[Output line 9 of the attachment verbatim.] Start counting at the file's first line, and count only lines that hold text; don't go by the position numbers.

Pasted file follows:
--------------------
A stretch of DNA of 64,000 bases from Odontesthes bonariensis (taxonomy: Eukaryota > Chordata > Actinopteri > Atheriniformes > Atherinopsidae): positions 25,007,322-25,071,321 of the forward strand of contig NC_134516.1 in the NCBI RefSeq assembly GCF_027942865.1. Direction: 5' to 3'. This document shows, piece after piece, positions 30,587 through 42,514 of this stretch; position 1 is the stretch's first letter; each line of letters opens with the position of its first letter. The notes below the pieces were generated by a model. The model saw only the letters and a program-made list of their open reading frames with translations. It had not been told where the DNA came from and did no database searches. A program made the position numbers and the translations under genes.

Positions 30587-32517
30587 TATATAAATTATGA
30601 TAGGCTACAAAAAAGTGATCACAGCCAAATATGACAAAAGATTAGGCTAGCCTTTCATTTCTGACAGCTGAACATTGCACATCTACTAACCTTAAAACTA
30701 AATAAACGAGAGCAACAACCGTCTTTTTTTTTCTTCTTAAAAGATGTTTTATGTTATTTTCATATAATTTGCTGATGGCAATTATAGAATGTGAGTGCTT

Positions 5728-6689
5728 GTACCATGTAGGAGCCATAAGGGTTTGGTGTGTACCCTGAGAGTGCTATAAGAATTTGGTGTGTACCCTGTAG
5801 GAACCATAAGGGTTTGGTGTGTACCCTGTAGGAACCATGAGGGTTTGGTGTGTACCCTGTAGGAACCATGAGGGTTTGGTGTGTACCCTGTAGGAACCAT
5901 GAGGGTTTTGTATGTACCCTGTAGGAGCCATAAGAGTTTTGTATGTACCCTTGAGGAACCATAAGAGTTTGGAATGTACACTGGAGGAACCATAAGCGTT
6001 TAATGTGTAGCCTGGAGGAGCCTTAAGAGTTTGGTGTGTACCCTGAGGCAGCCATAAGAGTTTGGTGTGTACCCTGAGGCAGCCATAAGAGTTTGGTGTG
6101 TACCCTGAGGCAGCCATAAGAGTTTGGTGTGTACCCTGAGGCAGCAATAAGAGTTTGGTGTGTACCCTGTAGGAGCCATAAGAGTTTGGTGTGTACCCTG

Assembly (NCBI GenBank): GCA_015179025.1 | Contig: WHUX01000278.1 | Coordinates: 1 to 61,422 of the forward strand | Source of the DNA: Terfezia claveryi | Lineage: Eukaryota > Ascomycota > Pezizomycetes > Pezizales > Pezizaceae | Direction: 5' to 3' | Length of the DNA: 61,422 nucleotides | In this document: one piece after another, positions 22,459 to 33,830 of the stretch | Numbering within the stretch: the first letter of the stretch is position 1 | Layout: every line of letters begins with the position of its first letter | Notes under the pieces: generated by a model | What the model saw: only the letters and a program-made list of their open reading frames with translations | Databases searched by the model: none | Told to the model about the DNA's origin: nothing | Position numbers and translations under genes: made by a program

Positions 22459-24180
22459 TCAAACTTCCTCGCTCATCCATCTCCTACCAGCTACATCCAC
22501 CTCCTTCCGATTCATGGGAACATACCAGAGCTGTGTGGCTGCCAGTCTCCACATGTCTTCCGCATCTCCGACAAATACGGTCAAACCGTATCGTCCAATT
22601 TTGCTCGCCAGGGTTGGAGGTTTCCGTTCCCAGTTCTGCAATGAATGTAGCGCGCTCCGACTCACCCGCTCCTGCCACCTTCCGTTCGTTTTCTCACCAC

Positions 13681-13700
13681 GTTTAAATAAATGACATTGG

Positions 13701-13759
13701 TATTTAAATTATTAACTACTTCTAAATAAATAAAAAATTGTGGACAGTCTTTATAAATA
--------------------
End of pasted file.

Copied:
5901 GAGGGTTTTGTATGTACCCTGTAGGAGCCATAAGAGTTTTGTATGTACCCTTGAGGAACCATAAGAGTTTGGAATGTACACTGGAGGAACCATAAGCGTT